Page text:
Gillis said he was pleased with the committee's results. "I accepted the entire report," he said.

The station manager and music directors for 1997-'98 responded to the report with a letter to the editor in the Thresher. They said that many of the recommendations made by the committee were "issues we have wanted and tried to address but have been limited by labor, time and resources."

However, they did have substantial hesitation about hiring a non-student general manager, because they said they were afraid that he would "advise and administrate rather than oversee."

KTRU gets paid staff members
General Manager Will Robedee was hired in spring 1998, making him the first paid staff member of KTRU ever. At that point, he was aware of the tension between the students and the position of general manager. He told the Rice News in April 1998, "This is a student-run organization. They're fearful of being dictated to."

While Robedee is specifically not in control of the station's programming, he can step in if the station is ever in violation of FCC regulations.

Thereafter, Nancy Newton was hired as Robedee's part-time assistant.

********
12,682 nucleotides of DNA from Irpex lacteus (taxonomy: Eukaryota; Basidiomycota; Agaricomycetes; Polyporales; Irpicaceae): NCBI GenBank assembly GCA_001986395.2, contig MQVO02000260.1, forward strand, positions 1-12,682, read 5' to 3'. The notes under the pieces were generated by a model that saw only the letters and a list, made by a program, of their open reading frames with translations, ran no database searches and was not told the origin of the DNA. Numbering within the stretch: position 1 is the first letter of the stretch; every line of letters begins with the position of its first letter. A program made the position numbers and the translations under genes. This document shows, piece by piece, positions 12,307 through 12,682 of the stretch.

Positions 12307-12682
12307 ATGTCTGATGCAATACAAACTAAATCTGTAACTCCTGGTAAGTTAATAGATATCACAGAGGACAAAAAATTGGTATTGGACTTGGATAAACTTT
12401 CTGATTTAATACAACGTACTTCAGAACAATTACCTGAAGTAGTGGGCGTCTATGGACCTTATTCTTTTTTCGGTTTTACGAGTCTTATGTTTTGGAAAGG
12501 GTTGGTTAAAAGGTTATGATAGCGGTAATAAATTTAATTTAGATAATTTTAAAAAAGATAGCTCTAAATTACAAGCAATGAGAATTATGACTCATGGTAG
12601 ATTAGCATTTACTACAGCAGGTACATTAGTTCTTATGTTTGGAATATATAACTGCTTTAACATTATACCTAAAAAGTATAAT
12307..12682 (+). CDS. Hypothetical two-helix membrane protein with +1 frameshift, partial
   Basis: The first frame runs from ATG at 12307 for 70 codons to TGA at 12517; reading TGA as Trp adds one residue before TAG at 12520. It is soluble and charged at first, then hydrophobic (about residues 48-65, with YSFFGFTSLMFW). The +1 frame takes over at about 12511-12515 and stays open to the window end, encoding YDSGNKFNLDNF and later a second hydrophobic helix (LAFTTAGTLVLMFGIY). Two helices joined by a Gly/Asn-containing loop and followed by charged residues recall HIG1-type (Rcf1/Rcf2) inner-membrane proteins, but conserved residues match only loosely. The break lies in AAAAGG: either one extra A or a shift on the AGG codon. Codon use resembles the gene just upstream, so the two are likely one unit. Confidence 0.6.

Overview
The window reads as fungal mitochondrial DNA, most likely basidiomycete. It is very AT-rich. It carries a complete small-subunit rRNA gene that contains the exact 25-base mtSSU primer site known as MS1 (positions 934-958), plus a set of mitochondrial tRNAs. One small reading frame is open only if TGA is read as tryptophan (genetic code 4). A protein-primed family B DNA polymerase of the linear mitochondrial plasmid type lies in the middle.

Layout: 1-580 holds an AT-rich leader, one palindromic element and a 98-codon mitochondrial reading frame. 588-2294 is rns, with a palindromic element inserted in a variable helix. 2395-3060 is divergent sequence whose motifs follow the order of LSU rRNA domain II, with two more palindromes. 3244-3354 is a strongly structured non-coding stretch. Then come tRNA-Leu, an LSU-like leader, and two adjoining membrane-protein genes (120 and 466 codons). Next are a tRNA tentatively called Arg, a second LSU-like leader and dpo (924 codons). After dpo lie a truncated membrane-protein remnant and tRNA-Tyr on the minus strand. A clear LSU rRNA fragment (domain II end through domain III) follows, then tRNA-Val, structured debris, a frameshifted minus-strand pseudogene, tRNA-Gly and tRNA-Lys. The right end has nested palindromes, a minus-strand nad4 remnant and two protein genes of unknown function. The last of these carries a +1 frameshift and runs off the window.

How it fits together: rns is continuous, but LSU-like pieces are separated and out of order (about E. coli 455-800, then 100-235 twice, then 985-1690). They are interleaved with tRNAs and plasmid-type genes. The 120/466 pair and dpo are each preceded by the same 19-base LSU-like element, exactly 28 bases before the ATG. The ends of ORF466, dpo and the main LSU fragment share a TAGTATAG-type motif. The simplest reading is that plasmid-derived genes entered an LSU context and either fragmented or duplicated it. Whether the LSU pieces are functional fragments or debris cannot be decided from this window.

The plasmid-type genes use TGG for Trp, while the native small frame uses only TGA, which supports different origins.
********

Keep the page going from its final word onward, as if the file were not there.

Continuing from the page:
KTRU is currently in the process of finalizing the hiring of a part-time engineer. All three salaries are funded by the university.

The most recent developments
Earlier this semester, Athletic Director Bobby May proposed to the KTRU Advisory Committee that KTRU should double the amount of baseball and women's basketball games broadcast this academic year. It was met with considerable resistance by the KTRU staff, which argued that broadcasting too much athletics would not mesh with its mission to be educational, that its regular prime-time schedule would be too disrupted by the frequent games and that the station's programming should remain in the hands of students.

An interim agreement has been reached, according to Station Manager Johnny So. For eight weeks, beginning in November, KTRU will broadcast eight women's basketball games and the Advisory Committee will continue to meet until a more permanent agreement is reached.

"I hate to say we're happy, 'cause we're not. We came to an agreement that we can live with, I guess, for the time being," So said.